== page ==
You’re creating content. Maybe it’s a blog post. A whitepaper. Anything. There are lots of ways to measure its effectiveness after you’ve published it. But what about before? How do you know if the stuff you’re writing will actually move the needle? There’s a great rule of thumb for creating content that prospects will actually read. And it all comes down to one question:
“Who would want to read this in their free time?”
If the answer is your prospects, you’ve got some winning content. If the answer is your employees, your boss, or no one … then you need to try something else. The key to the one-question test is the “in their free time” part. It’s not compelling content if you think someone would read it because it’s their job (an industry analyst) or their obligation (your best friend).
Now try the one-question test on this typical blog headline:
- Axpliantz Technologies Appoints New Eastern Region Sales Manager for Widget Division*
Who would want to read this in their free time? Not me. Probably not your prospects either. Why would they spend a precious lunch break reading about your new regional sales manager? The one-question test says try something else.
What could you have written instead?
Obviously, it depends on what your prospects care about. But for now, let’s stick with the sales manager theme. If my prospects really were that interested in new sales managers, here’s what I would’ve written:
- Four questions to ask before hiring that new sales manager
- Interviewing new sales managers? Watch these body language cues.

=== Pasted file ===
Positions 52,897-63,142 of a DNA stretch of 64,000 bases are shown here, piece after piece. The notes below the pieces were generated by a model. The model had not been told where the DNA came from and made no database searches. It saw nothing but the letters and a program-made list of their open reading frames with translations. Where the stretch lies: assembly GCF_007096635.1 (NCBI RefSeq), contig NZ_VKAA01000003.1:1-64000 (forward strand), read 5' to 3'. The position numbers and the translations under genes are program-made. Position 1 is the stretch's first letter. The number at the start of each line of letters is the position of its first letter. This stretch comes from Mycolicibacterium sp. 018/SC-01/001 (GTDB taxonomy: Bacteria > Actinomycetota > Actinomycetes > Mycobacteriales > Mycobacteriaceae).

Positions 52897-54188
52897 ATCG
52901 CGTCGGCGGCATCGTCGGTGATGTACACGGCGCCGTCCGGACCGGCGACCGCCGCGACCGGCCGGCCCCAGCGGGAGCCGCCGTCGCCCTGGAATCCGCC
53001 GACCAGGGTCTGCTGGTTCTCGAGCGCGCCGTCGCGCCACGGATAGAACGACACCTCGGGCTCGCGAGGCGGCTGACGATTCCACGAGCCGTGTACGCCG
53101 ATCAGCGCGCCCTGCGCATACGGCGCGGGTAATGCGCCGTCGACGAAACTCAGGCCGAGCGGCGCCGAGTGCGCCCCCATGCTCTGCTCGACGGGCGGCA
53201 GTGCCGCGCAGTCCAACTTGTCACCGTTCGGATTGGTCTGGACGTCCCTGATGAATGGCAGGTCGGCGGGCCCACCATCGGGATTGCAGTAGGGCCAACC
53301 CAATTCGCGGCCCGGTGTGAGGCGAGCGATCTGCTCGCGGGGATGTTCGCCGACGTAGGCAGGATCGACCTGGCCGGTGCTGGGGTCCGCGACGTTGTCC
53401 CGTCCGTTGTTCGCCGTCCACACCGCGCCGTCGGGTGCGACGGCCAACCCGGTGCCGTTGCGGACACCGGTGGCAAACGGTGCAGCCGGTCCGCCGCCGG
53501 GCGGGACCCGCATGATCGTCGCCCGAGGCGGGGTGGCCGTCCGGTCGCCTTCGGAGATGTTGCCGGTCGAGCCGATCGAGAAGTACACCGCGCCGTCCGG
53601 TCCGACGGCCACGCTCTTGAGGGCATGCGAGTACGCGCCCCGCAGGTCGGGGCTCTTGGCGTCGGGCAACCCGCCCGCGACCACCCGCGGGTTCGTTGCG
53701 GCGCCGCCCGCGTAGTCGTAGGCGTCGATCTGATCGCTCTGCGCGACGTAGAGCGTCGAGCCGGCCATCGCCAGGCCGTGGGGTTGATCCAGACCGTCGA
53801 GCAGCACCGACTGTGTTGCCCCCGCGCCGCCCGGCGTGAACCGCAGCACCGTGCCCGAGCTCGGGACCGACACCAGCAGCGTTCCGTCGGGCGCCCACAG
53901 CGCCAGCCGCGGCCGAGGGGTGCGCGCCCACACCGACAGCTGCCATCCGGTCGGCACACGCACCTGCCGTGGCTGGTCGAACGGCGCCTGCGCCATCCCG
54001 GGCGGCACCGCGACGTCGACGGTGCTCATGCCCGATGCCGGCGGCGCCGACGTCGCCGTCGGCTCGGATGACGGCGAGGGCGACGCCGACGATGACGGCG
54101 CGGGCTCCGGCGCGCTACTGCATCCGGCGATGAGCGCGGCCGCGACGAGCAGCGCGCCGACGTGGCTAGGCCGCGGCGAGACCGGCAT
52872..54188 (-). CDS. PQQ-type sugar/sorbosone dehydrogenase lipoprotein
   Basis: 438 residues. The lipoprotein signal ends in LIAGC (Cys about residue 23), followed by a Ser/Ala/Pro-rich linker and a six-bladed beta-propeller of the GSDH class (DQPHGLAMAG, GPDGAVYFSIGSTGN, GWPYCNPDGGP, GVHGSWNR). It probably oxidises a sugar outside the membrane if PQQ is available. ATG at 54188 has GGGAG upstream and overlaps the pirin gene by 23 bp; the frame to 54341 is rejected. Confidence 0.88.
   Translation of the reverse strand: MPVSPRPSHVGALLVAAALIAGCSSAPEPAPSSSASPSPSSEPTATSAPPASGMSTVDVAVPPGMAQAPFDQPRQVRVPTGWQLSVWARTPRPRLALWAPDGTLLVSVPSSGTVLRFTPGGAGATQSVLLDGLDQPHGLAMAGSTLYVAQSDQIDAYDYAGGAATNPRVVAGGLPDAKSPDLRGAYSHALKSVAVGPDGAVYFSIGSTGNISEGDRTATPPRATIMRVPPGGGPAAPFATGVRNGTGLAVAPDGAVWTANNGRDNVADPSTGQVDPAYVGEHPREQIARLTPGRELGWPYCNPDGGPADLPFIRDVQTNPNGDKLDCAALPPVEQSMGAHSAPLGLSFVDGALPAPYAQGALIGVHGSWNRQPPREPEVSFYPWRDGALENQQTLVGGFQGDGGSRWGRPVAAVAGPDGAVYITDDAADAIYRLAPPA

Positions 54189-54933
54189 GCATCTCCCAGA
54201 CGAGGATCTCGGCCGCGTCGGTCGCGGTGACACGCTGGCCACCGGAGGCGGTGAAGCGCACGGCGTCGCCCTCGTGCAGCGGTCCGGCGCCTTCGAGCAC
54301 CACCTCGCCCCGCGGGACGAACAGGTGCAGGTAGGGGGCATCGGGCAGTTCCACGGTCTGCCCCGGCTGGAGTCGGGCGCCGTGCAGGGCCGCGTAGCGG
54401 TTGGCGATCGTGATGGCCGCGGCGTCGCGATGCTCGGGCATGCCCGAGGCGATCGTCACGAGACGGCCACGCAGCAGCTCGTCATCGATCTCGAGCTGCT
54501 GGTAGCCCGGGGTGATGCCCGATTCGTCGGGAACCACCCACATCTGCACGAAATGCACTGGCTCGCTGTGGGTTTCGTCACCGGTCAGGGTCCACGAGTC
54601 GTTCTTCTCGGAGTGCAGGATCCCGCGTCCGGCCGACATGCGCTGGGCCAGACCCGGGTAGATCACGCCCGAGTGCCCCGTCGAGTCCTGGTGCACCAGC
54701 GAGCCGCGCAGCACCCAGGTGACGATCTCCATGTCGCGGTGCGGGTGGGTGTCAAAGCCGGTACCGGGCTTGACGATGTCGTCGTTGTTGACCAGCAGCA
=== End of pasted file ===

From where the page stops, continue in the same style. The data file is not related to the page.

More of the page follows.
- The two most important things to look for in a sales manager’s resume
- Six ways to increase your sales manager’s compensation that won’t cost a penny
- Why this East Coast company always recruits its sales managers from the West Coast
- Why you should never replace a sales manager in September or January
- What Moneyball taught us about hiring new sales managers
See the difference? This is content marketing, not company news.
A big misconception about content marketing is that you just need to get lots of words out there. That’s how you end up with a blog full of announcements about your new hires and your minor software updates.
If that’s where your blog is today, don’t panic. You did well to get something out there. But with future posts, kick the interest level up a notch or two. Your blog – like any other content marketing channel – is not about what interests you. It’s about what interests your prospects and customers.
Okay, but what if you still want to write about that new hire of yours?
Then, find the story. Dig up something truly interesting or entertaining about your new sales manager. Tell us three lessons you learned from hiring her, or show us what she taught your company on her first day at the job. Share her tips for saving time on the phone. Tell us the story of how being a ski instructor made her a better sales manager. Everyone has a story. Just make sure you tell it in a way that would make me want to read it in my free time.
*Not an actual headline. Any similarity to real companies or sales managers is purely coincidental. No sales managers were harmed in the making of this headline.